It is Still not clear whether lesbian, gay, bisexual, and transgender (LGBT) studies will become securely entrenched in the university world. Academia remains--despite the right wing's claim to the contrary--a traditional-minded place. A limited number of campuses have extended a cautious hand; almost none a bear hug.
To speak of the field I know best, historical studies, many straight faculty and administrators continue to regard the history of homosexuality as a marginal enterprise, others as an ersatz field spawned by political polemics rather than by any organic scholarly necessity. It sometimes seems that the university world is more open in theory to LGBT studies than in actuality to LGBT persons, scholarly or otherwise.
Even sympathetic faculty caution their students about directly linking themselves with so controversial a topic. Some professors advise a certain amount of dissembling, an end run: "Bill yourself as a specialist in gender studies [or human sexuality studies or cultural studies]." The advice carries weight in an academic job market disastrously bad even for those teaching entirely traditional subjects. Nor is there much hope of any improvement in that market for the foreseeable future.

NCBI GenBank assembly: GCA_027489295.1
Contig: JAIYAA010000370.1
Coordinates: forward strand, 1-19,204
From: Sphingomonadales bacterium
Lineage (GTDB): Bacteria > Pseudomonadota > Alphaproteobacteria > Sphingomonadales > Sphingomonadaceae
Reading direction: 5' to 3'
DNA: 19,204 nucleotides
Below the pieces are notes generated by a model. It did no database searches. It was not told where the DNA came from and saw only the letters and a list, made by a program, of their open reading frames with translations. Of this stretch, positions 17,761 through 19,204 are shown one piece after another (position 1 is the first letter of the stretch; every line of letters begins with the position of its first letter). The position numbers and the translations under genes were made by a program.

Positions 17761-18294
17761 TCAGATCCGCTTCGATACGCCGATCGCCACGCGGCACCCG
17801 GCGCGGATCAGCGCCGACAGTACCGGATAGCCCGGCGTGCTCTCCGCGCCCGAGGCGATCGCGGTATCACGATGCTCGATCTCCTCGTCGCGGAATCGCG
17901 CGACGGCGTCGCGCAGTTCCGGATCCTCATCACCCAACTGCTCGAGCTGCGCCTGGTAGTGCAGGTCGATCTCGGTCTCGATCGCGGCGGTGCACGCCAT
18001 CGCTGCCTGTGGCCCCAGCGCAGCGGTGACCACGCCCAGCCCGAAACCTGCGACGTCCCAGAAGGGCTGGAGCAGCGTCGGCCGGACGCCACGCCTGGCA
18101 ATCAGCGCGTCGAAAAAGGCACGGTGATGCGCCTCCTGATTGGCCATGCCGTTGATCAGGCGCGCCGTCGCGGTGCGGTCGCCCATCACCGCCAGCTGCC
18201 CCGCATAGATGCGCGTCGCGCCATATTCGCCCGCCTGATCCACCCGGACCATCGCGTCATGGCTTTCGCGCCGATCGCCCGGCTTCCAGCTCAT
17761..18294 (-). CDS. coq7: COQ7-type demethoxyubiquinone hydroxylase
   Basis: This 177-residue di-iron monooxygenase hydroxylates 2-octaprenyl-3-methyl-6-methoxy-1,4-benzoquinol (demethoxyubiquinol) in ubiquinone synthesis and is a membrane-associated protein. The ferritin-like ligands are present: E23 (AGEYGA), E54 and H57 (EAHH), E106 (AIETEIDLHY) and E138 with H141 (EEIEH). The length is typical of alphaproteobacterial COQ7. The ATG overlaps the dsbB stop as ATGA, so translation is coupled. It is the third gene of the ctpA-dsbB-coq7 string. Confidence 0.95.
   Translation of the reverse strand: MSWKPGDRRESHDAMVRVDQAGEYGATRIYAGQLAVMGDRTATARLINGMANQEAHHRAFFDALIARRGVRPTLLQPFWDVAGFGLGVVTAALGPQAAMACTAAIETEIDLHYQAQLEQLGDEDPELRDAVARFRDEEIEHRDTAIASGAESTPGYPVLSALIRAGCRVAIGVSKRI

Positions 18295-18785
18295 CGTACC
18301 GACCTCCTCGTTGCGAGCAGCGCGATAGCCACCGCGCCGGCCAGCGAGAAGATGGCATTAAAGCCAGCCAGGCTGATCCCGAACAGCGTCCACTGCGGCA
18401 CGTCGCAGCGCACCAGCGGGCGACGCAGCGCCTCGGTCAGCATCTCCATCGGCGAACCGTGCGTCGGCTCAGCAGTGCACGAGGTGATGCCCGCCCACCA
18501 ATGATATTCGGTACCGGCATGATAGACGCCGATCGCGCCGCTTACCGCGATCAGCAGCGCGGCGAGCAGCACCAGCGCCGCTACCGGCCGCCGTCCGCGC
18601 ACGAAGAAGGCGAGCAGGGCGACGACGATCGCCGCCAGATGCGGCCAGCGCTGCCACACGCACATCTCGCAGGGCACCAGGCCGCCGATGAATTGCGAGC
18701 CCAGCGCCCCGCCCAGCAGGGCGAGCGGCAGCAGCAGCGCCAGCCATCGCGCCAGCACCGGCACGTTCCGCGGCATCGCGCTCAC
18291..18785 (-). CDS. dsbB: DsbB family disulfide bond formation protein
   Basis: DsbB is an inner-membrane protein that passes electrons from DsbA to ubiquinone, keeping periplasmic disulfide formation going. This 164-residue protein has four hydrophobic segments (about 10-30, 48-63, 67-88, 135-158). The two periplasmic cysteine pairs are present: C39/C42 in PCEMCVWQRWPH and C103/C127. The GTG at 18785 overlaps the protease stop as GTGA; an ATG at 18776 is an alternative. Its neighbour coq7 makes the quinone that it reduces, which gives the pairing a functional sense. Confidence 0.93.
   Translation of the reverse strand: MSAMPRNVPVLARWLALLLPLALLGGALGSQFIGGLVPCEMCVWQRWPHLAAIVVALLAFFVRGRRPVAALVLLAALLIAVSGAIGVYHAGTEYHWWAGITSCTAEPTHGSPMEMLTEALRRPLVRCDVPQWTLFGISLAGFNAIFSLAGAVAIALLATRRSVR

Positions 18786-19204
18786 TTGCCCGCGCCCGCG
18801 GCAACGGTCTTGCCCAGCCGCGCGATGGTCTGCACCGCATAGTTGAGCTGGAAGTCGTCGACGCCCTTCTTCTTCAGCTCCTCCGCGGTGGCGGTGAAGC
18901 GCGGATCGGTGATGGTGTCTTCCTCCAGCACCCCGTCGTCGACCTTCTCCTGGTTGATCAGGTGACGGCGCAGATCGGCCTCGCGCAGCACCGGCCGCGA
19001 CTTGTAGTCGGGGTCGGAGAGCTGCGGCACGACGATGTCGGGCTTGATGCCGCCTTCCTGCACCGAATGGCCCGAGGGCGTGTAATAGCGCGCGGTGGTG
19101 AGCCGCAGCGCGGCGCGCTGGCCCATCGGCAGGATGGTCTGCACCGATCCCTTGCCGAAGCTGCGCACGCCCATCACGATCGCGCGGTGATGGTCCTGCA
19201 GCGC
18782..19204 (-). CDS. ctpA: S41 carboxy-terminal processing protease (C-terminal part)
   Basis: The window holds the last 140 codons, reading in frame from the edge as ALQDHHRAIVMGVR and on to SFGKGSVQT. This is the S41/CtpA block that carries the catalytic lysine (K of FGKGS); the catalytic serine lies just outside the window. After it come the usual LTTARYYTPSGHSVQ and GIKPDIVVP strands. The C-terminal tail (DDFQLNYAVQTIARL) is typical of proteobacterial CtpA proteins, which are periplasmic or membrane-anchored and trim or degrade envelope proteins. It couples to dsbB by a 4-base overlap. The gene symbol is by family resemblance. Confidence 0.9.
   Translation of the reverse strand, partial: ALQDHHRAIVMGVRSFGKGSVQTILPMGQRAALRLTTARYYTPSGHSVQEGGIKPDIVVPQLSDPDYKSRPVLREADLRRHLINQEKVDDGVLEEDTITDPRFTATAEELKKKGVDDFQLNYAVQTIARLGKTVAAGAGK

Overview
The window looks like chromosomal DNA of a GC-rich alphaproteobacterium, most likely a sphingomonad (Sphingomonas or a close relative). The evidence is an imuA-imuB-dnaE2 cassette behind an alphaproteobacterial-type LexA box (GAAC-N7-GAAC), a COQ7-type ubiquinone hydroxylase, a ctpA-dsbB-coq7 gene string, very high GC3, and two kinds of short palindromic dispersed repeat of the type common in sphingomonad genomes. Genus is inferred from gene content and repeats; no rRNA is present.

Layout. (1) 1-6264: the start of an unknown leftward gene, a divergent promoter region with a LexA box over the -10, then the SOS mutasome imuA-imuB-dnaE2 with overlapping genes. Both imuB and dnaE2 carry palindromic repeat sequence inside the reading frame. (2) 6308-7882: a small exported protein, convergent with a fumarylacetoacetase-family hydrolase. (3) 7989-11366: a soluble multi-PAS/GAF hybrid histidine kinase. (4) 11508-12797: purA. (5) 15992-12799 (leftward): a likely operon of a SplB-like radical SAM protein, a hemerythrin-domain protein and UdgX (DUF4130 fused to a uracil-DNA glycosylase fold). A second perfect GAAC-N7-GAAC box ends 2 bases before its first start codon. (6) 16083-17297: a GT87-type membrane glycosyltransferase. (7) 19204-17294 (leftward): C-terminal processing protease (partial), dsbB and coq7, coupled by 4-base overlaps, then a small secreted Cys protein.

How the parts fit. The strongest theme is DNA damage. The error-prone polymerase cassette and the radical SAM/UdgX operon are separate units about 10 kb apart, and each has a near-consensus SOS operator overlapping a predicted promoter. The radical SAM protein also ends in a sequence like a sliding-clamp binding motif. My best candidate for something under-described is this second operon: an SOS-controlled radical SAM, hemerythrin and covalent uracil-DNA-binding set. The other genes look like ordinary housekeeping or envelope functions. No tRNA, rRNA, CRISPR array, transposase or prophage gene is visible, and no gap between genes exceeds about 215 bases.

What is more likely is that we will see a continuation of the already pronounced trend of hiring low-salaried and badly treated (for example, no benefits) adjuncts in place of more professors and an accelerated challenge to the very concept of awarding "tenure"--the guarantee, at a certain earned point in someone's academic career, of a job for life, a guarantee that in the past has proved an essential protection for those researching unpopular subjects or voicing unorthodox opinions.
Yet it remains true that courses with lesbian and gay content have proliferated on college campuses over the past decade. If this is not an "explosion" of interest (as sometimes claimed), it does represent a real and incremental advance in the explanation and encouragement of gender and sexual nonconformity.
Perhaps I can best illustrate that advance with some personal history. In the mid 1970s I was denied the right to teach a course at the City University of New York Graduate School on the general topic of the history of human sexuality; the subject was not a legitimate one for scholarly inquiry, I was told, and students would not sign up for such a course.
In 1991, after I had founded the Center for Lesbian and Gay Studies at the CUNY Graduate School, I was finally given permission to teach a course titled Reclaiming Gay History, Politics, and Culture. But I was warned that the course might not draw the typical enrollment of ten students--and if not, would have to be canceled.
In the upshot some 40 students from nearly every graduate department in the university--not excepting Japanese literature--signed up.
And 38 of them were self-declared gay men and lesbians. (Of the remaining two, one sheepishly announced her "aspiration" to become lesbian. …